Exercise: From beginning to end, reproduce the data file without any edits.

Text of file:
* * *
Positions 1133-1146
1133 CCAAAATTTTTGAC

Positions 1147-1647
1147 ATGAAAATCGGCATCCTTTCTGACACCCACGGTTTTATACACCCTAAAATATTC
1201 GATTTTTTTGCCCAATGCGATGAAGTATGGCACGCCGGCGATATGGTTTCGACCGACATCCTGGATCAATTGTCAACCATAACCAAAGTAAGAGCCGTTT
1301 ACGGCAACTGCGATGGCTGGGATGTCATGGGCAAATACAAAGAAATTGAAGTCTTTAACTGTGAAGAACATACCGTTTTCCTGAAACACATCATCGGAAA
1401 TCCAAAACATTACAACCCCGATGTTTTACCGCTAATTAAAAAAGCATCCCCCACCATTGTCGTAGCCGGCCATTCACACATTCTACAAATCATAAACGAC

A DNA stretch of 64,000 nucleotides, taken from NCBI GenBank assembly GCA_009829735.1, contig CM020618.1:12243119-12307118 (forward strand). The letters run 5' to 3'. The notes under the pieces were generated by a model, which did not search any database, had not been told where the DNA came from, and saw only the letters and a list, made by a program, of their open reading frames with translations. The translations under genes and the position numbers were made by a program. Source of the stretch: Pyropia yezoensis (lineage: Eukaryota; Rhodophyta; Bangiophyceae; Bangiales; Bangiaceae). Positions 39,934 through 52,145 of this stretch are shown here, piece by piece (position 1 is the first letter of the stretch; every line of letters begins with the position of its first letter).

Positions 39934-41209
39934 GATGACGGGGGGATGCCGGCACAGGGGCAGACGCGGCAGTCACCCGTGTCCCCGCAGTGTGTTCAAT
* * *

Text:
Positions 1133-1146
1133 CCAAAATTTTTGAC

Positions 1147-1647
1147 ATGAAAATCGGCATCCTTTCTGACACCCACGGTTTTATACACCCTAAAATATTC
1201 GATTTTTTTGCCCAATGCGATGAAGTATGGCACGCCGGCGATATGGTTTCGACCGACATCCTGGATCAATTGTCAACCATAACCAAAGTAAGAGCCGTTT
1301 ACGGCAACTGCGATGGCTGGGATGTCATGGGCAAATACAAAGAAATTGAAGTCTTTAACTGTGAAGAACATACCGTTTTCCTGAAACACATCATCGGAAA
1401 TCCAAAACATTACAACCCCGATGTTTTACCGCTAATTAAAAAAGCATCCCCCACCATTGTCGTAGCCGGCCATTCACACATTCTACAAATCATAAACGAC

A DNA stretch of 64,000 nucleotides, taken from NCBI GenBank assembly GCA_009829735.1, contig CM020618.1:12243119-12307118 (forward strand). The letters run 5' to 3'. The notes under the pieces were generated by a model, which did not search any database, had not been told where the DNA came from, and saw only the letters and a list, made by a program, of their open reading frames with translations. The translations under genes and the position numbers were made by a program. Source of the stretch: Pyropia yezoensis (lineage: Eukaryota; Rhodophyta; Bangiophyceae; Bangiales; Bangiaceae). Positions 39,934 through 52,145 of this stretch are shown here, piece by piece (position 1 is the first letter of the stretch; every line of letters begins with the position of its first letter).

Positions 39934-41209
39934 GATGACGGGGGGATGCCGGCACAGGGGCAGACGCGGCAGTCACCCGTGTCCCCGCAGTGTGTTCAAT